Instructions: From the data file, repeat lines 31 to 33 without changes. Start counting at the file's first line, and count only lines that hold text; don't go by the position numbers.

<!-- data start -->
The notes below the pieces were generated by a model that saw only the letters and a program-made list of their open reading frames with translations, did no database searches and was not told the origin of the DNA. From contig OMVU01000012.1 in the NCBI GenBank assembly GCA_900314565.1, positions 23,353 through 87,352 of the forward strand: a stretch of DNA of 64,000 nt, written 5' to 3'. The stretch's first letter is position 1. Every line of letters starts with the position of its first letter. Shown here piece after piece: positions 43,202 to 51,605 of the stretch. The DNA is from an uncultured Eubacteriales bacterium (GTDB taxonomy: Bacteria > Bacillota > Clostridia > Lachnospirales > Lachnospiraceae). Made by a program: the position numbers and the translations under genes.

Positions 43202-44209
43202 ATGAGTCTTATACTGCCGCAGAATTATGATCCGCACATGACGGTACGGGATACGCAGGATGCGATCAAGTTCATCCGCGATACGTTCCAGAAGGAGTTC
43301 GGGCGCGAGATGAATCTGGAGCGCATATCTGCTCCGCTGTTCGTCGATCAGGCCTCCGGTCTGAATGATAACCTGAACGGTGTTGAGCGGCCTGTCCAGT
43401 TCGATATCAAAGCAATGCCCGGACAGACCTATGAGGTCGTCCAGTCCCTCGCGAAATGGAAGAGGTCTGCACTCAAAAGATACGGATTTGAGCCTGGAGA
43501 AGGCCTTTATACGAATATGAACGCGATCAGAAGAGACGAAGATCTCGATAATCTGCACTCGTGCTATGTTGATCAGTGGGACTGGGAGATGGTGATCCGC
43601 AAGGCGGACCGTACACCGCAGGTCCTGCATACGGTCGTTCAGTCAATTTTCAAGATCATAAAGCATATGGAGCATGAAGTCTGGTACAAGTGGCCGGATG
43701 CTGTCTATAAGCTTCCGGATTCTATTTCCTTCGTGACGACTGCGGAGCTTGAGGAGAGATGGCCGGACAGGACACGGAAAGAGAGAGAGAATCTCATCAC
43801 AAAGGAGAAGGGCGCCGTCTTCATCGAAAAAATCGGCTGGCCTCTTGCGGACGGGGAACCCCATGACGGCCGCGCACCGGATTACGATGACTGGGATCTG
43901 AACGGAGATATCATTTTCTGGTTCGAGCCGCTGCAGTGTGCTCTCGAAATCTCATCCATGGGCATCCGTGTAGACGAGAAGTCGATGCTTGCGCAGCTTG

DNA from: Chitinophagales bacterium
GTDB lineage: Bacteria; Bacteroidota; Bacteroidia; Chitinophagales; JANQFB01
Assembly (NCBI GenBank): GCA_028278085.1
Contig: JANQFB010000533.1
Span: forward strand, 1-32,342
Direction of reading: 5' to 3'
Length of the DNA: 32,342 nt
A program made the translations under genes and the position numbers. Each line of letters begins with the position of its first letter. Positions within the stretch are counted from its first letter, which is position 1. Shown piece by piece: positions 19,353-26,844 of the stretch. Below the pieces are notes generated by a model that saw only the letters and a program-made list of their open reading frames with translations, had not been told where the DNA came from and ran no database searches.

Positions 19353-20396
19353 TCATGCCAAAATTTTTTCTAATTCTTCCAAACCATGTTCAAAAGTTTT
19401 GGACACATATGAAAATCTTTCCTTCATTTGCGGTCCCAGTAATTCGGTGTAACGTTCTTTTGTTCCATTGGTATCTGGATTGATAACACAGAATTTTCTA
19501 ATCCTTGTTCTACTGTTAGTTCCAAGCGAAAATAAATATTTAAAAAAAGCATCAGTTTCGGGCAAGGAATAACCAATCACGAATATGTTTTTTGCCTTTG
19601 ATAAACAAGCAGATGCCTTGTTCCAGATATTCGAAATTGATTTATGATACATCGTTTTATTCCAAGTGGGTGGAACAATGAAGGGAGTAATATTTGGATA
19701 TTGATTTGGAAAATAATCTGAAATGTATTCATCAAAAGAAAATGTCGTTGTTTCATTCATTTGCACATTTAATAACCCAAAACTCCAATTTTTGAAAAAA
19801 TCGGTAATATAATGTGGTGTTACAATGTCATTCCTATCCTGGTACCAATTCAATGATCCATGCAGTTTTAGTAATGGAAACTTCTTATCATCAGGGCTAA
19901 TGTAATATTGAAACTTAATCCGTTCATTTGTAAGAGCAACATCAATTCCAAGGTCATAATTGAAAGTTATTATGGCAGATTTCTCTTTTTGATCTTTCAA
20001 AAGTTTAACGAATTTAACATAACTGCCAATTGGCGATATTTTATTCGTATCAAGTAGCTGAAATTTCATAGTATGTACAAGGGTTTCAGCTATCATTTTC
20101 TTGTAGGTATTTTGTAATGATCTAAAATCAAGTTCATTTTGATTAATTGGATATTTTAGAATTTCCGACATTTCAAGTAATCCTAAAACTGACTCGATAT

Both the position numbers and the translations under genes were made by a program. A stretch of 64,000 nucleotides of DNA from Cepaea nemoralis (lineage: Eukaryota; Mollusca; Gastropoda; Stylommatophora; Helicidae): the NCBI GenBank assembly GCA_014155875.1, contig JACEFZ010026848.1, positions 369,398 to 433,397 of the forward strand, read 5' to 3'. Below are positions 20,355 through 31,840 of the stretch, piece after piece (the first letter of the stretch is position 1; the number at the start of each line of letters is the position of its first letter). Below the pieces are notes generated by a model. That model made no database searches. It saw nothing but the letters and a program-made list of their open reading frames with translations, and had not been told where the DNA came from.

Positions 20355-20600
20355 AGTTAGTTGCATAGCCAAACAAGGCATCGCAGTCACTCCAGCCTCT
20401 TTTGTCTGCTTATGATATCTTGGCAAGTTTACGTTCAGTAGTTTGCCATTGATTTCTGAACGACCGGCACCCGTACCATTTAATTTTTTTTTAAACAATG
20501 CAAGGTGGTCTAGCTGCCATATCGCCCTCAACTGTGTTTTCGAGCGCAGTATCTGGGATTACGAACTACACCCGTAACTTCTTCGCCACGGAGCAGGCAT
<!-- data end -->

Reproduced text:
20355 AGTTAGTTGCATAGCCAAACAAGGCATCGCAGTCACTCCAGCCTCT
20401 TTTGTCTGCTTATGATATCTTGGCAAGTTTACGTTCAGTAGTTTGCCATTGATTTCTGAACGACCGGCACCCGTACCATTTAATTTTTTTTTAAACAATG
20501 CAAGGTGGTCTAGCTGCCATATCGCCCTCAACTGTGTTTTCGAGCGCAGTATCTGGGATTACGAACTACACCCGTAACTTCTTCGCCACGGAGCAGGCAT